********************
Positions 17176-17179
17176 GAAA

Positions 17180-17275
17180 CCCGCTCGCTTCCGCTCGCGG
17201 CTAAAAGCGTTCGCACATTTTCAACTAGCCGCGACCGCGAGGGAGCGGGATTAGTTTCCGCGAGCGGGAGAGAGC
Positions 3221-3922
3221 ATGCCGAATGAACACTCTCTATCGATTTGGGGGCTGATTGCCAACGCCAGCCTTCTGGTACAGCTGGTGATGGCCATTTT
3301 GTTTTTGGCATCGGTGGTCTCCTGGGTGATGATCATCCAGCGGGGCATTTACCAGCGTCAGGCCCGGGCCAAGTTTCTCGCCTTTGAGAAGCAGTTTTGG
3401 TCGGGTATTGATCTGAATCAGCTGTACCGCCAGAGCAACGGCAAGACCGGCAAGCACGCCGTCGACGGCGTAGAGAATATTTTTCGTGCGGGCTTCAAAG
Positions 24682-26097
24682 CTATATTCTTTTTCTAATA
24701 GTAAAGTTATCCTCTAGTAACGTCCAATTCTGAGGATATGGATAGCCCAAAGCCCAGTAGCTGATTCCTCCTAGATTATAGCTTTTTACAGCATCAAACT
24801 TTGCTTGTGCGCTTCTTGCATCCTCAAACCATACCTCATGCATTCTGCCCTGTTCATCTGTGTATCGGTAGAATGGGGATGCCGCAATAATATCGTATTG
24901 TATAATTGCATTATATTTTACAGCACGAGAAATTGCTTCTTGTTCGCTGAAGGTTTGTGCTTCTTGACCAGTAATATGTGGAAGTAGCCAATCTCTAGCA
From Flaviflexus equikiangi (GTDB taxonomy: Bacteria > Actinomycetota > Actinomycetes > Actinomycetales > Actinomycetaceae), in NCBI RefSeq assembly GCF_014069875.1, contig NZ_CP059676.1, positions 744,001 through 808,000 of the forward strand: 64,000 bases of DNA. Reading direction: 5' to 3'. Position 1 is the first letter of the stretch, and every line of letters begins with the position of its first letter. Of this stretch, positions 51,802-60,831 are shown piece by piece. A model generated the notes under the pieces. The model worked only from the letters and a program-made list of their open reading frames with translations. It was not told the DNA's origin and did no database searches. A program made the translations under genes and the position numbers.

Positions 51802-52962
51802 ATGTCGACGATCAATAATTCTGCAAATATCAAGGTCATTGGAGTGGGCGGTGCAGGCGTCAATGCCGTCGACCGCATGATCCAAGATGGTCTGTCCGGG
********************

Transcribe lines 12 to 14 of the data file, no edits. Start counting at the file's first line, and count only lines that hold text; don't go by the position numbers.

24701 GTAAAGTTATCCTCTAGTAACGTCCAATTCTGAGGATATGGATAGCCCAAAGCCCAGTAGCTGATTCCTCCTAGATTATAGCTTTTTACAGCATCAAACT
24801 TTGCTTGTGCGCTTCTTGCATCCTCAAACCATACCTCATGCATTCTGCCCTGTTCATCTGTGTATCGGTAGAATGGGGATGCCGCAATAATATCGTATTG
24901 TATAATTGCATTATATTTTACAGCACGAGAAATTGCTTCTTGTTCGCTGAAGGTTTGTGCTTCTTGACCAGTAATATGTGGAAGTAGCCAATCTCTAGCA